What’s the eco-problem?
Moreton Bay’s proximity to Brisbane is also its main problem. The big threats to the bay and its marine creatures are: land pollution (plastics, litter, fertilisers and land-clearing that causes run-off from agricultural land) and recreational fishing (particularly discarded and lost fishing lines, hooks and rubbish). Here's a short video made by Tangalooma EcoMarines about how harmful plastic is.

EcoMarines to the rescue!
In what is definitely a first in Australia, possibly the world, Tangalooma EcoMarines Foundation was set up in 2014 to help save Moreton Bay, with support from Tangalooma Island Resort, Earthcheck, Healthy Waterways and several media companies. Its founding patron is Dr David Neil from the University of Queensland, who has been studying Moreton Bay’s marine environment for more than 20 years.

Dear turtle, don't eat that!
How it works
Any school can sign up to be involved in the Tangalooma EcoMarines (TEM) Primary School Program; it’s free and it’s easy to run. In 2014, six schools signed up. There are now 13 schools in the program and Penny is hoping for 30 by the end of this year.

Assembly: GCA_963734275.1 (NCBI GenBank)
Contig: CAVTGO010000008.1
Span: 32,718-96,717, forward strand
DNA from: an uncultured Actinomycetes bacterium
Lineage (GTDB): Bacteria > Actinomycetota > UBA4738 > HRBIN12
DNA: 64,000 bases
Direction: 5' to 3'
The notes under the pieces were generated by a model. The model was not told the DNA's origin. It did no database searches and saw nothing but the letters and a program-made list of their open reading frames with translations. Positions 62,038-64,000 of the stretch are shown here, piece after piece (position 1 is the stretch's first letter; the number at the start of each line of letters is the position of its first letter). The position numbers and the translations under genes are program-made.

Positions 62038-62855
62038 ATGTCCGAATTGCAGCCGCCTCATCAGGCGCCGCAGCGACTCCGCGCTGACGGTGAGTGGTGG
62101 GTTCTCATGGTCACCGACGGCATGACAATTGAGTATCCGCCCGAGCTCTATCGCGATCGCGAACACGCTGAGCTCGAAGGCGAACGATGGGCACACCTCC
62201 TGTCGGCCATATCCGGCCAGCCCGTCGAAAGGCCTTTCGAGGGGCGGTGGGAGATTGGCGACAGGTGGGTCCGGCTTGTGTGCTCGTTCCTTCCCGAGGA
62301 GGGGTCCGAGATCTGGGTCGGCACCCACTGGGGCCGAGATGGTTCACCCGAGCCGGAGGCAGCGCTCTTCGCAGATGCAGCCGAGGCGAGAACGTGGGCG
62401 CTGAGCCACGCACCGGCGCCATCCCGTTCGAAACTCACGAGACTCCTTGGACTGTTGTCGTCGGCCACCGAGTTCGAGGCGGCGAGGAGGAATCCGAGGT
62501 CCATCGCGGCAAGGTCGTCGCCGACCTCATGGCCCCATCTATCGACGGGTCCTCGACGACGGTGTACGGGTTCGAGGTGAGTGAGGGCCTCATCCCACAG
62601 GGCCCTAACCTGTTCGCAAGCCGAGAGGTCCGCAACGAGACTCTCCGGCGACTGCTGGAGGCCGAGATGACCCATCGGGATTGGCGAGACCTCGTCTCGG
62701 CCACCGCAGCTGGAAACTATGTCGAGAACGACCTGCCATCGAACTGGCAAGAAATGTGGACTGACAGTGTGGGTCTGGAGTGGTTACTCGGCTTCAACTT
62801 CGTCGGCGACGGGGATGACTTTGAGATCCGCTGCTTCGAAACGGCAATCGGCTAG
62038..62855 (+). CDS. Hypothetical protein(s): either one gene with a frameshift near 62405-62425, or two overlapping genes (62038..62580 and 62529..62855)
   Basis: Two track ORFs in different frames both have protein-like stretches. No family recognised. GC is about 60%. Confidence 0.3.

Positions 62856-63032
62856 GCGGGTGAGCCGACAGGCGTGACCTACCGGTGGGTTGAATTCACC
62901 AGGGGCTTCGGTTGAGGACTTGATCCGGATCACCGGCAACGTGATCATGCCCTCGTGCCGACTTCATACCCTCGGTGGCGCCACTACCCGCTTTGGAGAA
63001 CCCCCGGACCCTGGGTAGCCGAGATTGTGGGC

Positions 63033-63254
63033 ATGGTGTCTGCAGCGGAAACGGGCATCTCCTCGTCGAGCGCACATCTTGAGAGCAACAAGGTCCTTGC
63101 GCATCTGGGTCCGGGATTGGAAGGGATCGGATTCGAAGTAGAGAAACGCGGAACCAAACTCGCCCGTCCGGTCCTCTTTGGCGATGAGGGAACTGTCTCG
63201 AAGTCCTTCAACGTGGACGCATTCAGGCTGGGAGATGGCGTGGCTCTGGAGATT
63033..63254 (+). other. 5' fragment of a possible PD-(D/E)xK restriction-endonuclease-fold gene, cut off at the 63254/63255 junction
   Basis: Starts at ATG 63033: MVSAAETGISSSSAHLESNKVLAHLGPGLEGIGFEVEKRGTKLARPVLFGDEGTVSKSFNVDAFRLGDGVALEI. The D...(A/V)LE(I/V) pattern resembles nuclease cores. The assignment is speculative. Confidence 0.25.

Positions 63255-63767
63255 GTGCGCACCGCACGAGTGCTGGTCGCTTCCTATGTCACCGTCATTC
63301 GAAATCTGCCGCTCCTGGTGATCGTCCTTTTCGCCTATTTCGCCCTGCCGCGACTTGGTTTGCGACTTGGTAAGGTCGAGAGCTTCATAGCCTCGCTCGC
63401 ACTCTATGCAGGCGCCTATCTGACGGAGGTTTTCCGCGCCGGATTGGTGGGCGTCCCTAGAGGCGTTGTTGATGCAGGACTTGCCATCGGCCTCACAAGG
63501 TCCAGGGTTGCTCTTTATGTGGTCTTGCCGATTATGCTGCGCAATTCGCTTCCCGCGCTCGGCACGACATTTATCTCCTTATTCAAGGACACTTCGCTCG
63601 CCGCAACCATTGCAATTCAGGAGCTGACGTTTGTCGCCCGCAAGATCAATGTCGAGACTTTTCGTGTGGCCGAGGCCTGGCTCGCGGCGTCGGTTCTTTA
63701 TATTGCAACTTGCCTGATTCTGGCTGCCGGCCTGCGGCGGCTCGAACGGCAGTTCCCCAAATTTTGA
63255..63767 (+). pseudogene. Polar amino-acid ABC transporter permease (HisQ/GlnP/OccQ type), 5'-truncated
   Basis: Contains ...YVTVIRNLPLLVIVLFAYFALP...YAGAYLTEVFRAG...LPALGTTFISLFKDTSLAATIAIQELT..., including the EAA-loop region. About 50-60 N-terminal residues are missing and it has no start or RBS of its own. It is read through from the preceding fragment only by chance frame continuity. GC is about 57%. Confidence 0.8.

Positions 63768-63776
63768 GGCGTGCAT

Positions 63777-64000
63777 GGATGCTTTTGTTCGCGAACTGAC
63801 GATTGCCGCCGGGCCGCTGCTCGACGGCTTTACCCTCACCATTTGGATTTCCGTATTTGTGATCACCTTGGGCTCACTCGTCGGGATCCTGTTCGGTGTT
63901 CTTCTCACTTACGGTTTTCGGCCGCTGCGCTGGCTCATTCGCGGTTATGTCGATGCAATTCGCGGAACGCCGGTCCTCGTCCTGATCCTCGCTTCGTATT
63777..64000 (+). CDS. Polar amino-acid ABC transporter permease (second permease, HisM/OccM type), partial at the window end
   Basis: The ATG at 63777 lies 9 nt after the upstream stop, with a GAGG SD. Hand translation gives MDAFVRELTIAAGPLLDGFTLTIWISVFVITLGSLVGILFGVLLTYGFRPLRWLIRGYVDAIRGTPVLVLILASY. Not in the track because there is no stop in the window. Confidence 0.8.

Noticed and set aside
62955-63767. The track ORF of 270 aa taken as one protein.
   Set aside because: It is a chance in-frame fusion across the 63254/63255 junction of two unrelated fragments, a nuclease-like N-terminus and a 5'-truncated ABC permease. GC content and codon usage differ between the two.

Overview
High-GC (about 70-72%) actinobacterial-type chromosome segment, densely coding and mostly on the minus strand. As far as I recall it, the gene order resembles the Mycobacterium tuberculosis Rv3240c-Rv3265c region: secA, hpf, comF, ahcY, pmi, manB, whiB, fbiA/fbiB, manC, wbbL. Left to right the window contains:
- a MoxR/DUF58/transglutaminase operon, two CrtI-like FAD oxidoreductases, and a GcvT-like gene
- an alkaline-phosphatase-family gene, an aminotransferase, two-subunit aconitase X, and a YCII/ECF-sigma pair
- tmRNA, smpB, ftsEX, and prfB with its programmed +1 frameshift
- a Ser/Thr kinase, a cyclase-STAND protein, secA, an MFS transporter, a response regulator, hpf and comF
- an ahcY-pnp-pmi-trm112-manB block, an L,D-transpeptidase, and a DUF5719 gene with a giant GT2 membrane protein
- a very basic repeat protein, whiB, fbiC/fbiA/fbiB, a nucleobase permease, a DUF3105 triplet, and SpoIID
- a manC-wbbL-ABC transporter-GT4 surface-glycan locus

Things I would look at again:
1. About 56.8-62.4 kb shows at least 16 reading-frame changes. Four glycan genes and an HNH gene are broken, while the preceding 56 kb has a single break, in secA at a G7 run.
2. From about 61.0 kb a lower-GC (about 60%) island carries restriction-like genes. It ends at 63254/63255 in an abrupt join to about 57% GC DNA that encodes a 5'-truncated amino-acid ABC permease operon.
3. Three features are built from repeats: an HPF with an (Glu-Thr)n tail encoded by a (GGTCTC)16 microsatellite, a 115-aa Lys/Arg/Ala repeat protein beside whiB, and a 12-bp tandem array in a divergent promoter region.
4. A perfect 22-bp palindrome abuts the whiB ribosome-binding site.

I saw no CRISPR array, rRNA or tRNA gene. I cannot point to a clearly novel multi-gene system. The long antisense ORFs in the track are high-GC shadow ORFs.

Each school needs just one passionate support teacher, who appoints four students, usually from Years 4 and 5, to be Tangalooma EcoMarines Ambassadors for their school. They get a resource kit containing videos, templates and information about the various Challenges they can take on (see below) to help keep Moreton Bay clean.

EcoMarines cleaning up
Pic: Tangalooma EcoMarines
The “wish I was 10 years old” part
The EcoMarines Challenges are hands-on activities in which kids get to do good deeds for the environment and to spread awareness to others in their school and community. A few examples:
  • Adopt a Shop: work with a local shopowner to reduce plastic bag use
  • Ban the Balloon: stop the release of helium balloons, which end up in our waterways
  • Turn to the Tap: use re-fillable water bottles 
  • Spread the Word: encourage friends, teachers and family members to become EcoMarines
  • Create Your Own Challenge: find more ways to help reduce pollution.

The Last Sunday Club